African leaders have for the first time elected a woman and a member of the Southern African Development Community (SADC) as chairperson of the African Union (AU) Commission.
Nkosazana Clarice Dlamini-Zuma, South African Minister of Home Affairs, an experienced diplomat and a medical doctor by training will become the first person from the predominantly English-speaking Southern African country to hold the top job, which has been dominated by French-speaking African countries for over a decade.
New Era spoke to some political analysts and human rights activists to find out what her appointment means for women on the continent and in particular for the SADC region.
Dr Andrew Niikondo, political analyst and Vice-Rector at the Polytechnic of Namibia, welcomed the appointment of Dlamini-Zuma saying that he was extremely happy she was elected to the position.
"I applaud this. Women are always good in bringing about peace and have good negotiation skills," he said, adding that Southern Africa is known for political stability and with her appointment this will hopefully transfer the ethos prevailing here to other strife-torn parts of Africa.
Niikondo said that it has always been the objective of SADC and the AU to empower women to be part of decision-making, adding that the African Union is leading by example in this regard.
Salatiel Shinedima, National Gender-Based Violence Coordinator at Women's Action for Development (WAD) echoed Niikondo's sentiments, saying her election was good given SADC's protocol on promoting gender equality.
"She has experience and South Africa did well to propose her as candidate," he added.
He gave examples of Zimbabwean Vice-President Joice Mujuru and President of Malawi, Joyce Banda, as forerunners in SADC who, like Dlamini-Zuma have also not merely been appointed because they are women, but because of their work ethic.
"Our region has done quite well in bringing about peace, such as the efforts of former South African President Thabo Mbeki who has mediated in the Sudan conflict and Zimbabwe and President Hifikepunye Pohamba's involvement as SADC chairperson in the Madagascar case," Shinedima said.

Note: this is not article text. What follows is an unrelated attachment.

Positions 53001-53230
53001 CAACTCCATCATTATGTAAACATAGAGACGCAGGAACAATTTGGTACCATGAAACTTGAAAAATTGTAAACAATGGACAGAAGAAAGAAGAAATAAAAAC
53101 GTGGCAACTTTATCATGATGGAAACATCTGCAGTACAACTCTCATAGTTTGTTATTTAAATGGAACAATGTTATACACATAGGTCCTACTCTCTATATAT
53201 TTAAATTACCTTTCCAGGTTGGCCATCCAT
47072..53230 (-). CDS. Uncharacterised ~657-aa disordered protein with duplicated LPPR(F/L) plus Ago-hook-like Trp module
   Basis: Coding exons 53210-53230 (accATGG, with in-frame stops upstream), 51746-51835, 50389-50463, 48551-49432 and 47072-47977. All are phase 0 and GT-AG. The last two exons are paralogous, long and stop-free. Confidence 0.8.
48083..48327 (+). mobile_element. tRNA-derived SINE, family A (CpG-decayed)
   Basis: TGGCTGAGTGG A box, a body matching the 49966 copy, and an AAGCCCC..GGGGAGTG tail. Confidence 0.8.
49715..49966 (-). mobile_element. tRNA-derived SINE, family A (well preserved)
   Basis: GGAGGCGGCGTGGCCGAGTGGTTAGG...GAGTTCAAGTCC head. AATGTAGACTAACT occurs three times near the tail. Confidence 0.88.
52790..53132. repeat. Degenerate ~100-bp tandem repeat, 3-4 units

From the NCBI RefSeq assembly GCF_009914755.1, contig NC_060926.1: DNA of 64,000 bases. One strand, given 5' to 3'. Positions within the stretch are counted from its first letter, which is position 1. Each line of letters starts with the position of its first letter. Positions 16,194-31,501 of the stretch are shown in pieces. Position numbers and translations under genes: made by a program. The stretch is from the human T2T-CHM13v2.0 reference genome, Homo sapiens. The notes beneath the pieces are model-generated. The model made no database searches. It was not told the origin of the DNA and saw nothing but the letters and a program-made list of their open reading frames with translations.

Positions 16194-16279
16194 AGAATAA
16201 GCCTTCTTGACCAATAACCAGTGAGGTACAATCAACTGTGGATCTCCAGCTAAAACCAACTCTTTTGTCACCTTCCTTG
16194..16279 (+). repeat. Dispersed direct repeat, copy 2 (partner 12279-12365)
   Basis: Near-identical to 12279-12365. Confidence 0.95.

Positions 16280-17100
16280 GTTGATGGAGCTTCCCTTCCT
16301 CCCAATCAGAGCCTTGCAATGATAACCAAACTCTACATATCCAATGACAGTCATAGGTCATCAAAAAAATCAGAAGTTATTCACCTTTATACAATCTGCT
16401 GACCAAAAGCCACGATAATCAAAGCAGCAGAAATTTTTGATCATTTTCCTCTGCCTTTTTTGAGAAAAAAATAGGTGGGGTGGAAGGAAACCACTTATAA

"This is a recognition of the fact that African problems require African solutions," said Shinedima.
However, NamRights Director, Phil Ya Nangoloh said that Dlamini-Zuma's appointment would not necessarily bring about stability on the continent.
"I don't think there will be better conflict resolution because she is a woman," said the human rights activist.
Nangoloh, however, welcomed the fact that women were increasingly assuming roles of leadership in international politics, adding "this is how things ought to be".
"It's a good thing that she has been appointed. It was long overdue for women," he said while stressing that African women are capable.
"Women do not need physical power but brain power to lead. The Liberian president Ellen Johnson Sirleaf as the first African woman president is a case in point."
Dr Audrin Mathe, NBC Chief News and Programming Officer and political commentator said there was a lot of symbolism attached to Dlamini-Zuma's election.
"In spite of her gender, a lot of work awaits her - mainly healing the wounds that have opened in the run-up to her election," he said.
Mathe said she goes into the post weak because there were those in other parts of the continent that felt she was "bulldozed" into the position by her country.
"She will have to reach out to countries that were opposed to her candidacy. The view that her country supported the much-criticised UN resolution on Libya will also influence how Africa looks at her," he pointed out.
He said there could however be no question about her competency since she had been a very capable South African foreign affairs minister under former president Thabo Mbeki.
"Her primary preoccupation is to heal the wounds at the Commission.
You will recognise that Southern Africans are underrepresented in the AU commission. Perhaps she will be sympathetic to that, but not at the expense of other regions," he said.